The module aims to enable students to comprehend, evaluate and compare the core topics and major perspectives in social psychological theory and research. The module will: - Introduce you to topic areas related to social perception in the context of individual, interpersonal, and intergroup processes, and highlight how these topics relate to everyday behaviour. - Assist you in formulating an appreciation of the strengths and limitations of key theoretical approaches discussed in this class. - Encourage you to adopt a constructively critical and creative approach. - Nurture intellectual enthusiasm for the subject matter within a supportive learning environment.



Students will select 0 - 20 credits from the following modules:

Name Code Credits


Have you ever wondered what it means to write creatively? Or how you might articulate what Zadie Smith calls 'your way of being in the world'? Together we'll address these questions. You'll explore the work of some of the finest writers in the world, while also receiving clear guidance on how you might bring shape to the promptings of your imagination. This module will get you writing prose fiction and/or poetry. While there is no single, authorised way to write, there are things worth knowing about. You'll discover some of these things in class; others you'll pick up through being alert to what you have read and the way in which it functions. The most important thing, however, is to discover your own way of doing things. What drives you to capture a certain moment, or tell a certain story in a certain way? That's what we'll be aiming for. Along the way you'll develop an understanding of the craft of writing - the technical nuts and bolts - while acquiring the disciplines necessary to being a writer - observation, drafting, and submitting to deadlines. You'll be guided through a series of themes and concepts that go to the heart of creative writing, from voice and structure, to imagery and form. You'll generate material throughout the course, both through guided exercises and private study. Very often you'll be asked to write about 'what you know', drawing on notebooks, memory, family stories, your sensory impressions. In prose you will go on to look at such things as character, dialogue, point-of-view, 'showing' versus 'telling', plotting, etc. In poetry, there will be an exploration of the possibilities of pattern and form, sound, voice, imagery, and rhythm. By the end of the course you'll have developed a body of work to call your own and a sense of what it means and what it takes to write seriously.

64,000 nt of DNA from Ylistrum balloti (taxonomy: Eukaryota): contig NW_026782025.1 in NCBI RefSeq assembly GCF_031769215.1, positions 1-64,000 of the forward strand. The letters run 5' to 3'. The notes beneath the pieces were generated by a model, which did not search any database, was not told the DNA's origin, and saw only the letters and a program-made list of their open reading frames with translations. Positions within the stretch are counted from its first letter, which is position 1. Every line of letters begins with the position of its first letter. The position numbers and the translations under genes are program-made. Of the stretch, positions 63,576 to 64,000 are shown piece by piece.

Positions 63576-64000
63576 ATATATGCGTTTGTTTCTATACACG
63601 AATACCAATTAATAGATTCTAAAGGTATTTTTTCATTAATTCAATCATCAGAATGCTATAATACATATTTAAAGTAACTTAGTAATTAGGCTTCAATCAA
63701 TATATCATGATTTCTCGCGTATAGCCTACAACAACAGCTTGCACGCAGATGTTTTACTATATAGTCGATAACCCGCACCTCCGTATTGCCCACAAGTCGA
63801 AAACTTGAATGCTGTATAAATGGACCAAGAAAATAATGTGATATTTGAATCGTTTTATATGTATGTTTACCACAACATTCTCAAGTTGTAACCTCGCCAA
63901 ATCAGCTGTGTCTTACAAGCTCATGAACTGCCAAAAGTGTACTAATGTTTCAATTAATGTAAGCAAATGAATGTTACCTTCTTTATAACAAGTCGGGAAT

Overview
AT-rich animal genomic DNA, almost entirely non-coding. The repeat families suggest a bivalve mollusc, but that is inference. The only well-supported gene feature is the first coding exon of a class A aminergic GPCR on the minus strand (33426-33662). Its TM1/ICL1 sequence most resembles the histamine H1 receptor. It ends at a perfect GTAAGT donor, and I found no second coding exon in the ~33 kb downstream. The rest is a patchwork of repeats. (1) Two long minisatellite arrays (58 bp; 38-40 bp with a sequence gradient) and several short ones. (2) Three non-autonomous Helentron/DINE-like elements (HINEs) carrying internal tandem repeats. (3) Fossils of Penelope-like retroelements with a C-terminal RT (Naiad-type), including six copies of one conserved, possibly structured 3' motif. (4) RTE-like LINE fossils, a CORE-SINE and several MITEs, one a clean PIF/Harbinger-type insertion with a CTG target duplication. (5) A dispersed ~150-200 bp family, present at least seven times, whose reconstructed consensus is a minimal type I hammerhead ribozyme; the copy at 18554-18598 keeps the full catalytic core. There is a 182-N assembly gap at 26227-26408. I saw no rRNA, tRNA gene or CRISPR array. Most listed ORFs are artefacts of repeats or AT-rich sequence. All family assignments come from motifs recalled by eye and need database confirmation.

This module will provide you with an introduction to key areas of psychology with a focus on learning and teaching in education. By the end of the module you should be able to: - Discuss the role of perception, attention and memory in learning; - Compare and contrast key theories related to learning, intelligence, language, thinking and reasoning; - Critically reflect on key theories related to learning,intelligence, language, thinking and reasoning in the practical context; - Discuss the influence of key intrapersonal, interpersonal and situational factors on pupils learning and engagement in educational settings.